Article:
{14} In determining the propriety of the trial court’s decision to refuse to order removal of Petitioners’ encroaching structure, the Court of Appeals noted that some cases from other jurisdictions denied ejectment only when the encroachment was insubstantial, such as an encroachment that “projected a few inches on the land of another.” Amkco, 1999-NMCA-108, ¶ 21, 127 N.M. 587, 985 P.2d 757 (citing Tyree v. Gosa, 11 Wash.2d 572, 119 P.2d 926, 930 (1941)). The Court of Appeals embraced this focus on the size of the encroachment in relation to the Respondent’s remaining land and held: “Here, the fifty-eight-foot encroachment amounted to approximately nine percent of [Respondent’s] remaining useable land. Under these circumstances, the encroachment cannot be considered minimal or de minimis in nature. We have found no authority supporting the compelled conveyance of such a substantial portion of land.” Id.

{15} The de minimis rule is an old legal maxim holding that equity will not involve itself in mere trifles. See, e.g., Snider v. Town of Silver City, 56 N.M. 603, 615, 247 P.2d 178, 186 (1952). In holding that an encroachment that is not minimal but substantial in size must, as a matter of law, be cured by ejectment, the Court of Appeals inverted the de minimis rule and employed it as a threshold bar to the trial court’s use of the relative hardship doctrine. No New Mexico authority supports this use of the de minimis rule to preclude application of the relative hardship doctrine. In fact, in Sproles, the Court remanded the ease for application of the relative hardship doctrine despite the fact that the 420 foot encroachment in that case was clearly not minimal in nature. See Sproles, 70 N.M. at 174-76, 372 P.2d at 126-28. In determining that the relative hardship doctrine applied, the Sproles Court considered not only the size of the encroachment, but the quality of the land encroached upon and the nature of its use. See id. We therefore reverse the Court of Appeals’ hold*160ing that the size of the encroachment compels its removal.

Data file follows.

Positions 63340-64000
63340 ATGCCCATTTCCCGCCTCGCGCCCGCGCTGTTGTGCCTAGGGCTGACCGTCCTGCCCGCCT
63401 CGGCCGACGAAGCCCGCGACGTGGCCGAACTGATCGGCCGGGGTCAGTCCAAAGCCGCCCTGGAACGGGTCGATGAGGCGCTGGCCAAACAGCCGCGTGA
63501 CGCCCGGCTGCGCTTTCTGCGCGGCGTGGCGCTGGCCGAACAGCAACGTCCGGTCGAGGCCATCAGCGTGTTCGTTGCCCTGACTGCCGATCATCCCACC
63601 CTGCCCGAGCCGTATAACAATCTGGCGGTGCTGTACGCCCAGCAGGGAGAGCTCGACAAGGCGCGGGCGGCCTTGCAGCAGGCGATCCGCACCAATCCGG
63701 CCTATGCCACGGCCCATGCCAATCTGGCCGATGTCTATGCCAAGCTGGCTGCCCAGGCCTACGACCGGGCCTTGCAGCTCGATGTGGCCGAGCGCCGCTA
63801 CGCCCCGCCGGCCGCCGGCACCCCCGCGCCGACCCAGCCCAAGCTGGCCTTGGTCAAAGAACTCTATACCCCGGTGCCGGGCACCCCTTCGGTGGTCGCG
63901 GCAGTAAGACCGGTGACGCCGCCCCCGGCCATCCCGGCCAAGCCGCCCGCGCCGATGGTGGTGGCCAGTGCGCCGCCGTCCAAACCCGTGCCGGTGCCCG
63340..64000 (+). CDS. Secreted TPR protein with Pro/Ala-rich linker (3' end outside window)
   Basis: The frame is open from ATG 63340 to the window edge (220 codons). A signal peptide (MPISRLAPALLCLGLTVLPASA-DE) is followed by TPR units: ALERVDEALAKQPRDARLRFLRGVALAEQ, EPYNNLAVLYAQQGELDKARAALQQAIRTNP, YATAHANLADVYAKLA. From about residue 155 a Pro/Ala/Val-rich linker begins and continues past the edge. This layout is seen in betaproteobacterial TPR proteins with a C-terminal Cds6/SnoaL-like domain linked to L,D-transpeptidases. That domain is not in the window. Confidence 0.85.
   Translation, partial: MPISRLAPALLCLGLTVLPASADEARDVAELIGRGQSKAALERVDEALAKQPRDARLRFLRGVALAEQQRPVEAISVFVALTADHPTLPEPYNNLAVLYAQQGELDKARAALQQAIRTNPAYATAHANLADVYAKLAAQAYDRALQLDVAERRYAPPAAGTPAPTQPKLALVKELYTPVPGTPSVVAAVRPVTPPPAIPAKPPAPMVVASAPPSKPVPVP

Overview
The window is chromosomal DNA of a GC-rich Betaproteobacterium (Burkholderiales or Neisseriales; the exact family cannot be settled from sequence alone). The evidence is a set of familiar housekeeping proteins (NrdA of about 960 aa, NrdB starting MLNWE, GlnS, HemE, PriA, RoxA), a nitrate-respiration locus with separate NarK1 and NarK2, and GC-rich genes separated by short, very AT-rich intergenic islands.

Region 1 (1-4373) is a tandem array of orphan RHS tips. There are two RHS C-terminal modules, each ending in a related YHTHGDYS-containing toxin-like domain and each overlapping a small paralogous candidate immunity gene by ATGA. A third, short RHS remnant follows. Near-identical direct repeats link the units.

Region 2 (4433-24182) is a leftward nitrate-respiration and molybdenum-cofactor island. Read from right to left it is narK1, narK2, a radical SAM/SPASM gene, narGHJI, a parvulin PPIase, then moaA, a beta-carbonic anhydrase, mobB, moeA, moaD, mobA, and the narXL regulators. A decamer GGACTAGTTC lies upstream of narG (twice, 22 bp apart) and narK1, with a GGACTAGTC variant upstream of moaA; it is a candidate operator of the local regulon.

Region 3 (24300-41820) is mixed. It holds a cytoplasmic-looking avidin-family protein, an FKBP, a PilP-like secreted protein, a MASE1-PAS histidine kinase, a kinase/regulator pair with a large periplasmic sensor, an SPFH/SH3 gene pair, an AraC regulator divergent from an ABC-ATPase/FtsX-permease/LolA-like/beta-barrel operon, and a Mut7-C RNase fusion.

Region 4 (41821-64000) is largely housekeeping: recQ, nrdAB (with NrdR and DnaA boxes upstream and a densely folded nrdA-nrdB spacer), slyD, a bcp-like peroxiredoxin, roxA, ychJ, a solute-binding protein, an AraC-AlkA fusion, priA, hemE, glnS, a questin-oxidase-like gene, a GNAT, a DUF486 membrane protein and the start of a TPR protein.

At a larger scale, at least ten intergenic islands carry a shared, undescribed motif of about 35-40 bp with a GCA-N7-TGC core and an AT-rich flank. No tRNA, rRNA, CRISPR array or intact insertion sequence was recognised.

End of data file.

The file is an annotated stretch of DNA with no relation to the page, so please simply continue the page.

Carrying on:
{16} Similarly, while the size of the encroachment provides an important factor when balancing the hardships, it does not comprise the entire inquiry. See Dobbs, supra, § 5.10(4) (“[The] disparity in economic consequences would be a significant factor in determining whether to issue the injunction”). Indeed, it would be a stifled understanding of “hardship” that took into consideration only the area of land affected, but not the value of the land to the affected party. Thus, an encroachment of only a few inches may provoke extreme hardship to an owner who shows that the section of encroached upon land is of tremendous economic or personal value. Conversely, an encroachment of many feet may not result in significant hardship to an owner who derives no use or value from the land other than its market price.

{17} Other than the fact that the encroachment encompasses 9.19175 percent of his vacant land, Respondent has offered no evidence that he has suffered hardship. Petitioners, on the other hand, would suffer the harm of losing the $188,837 cost of improvements made on the land plus $107,687 annually as a result of no longer being able to provide diesel fuel. As the trial court determined, the $1,250,000 project would be rendered unviable. Under these circumstances, we hold that the trial court did not abuse its discretion in determining that the relative hardships favored denying Respondent’s request for ejectment.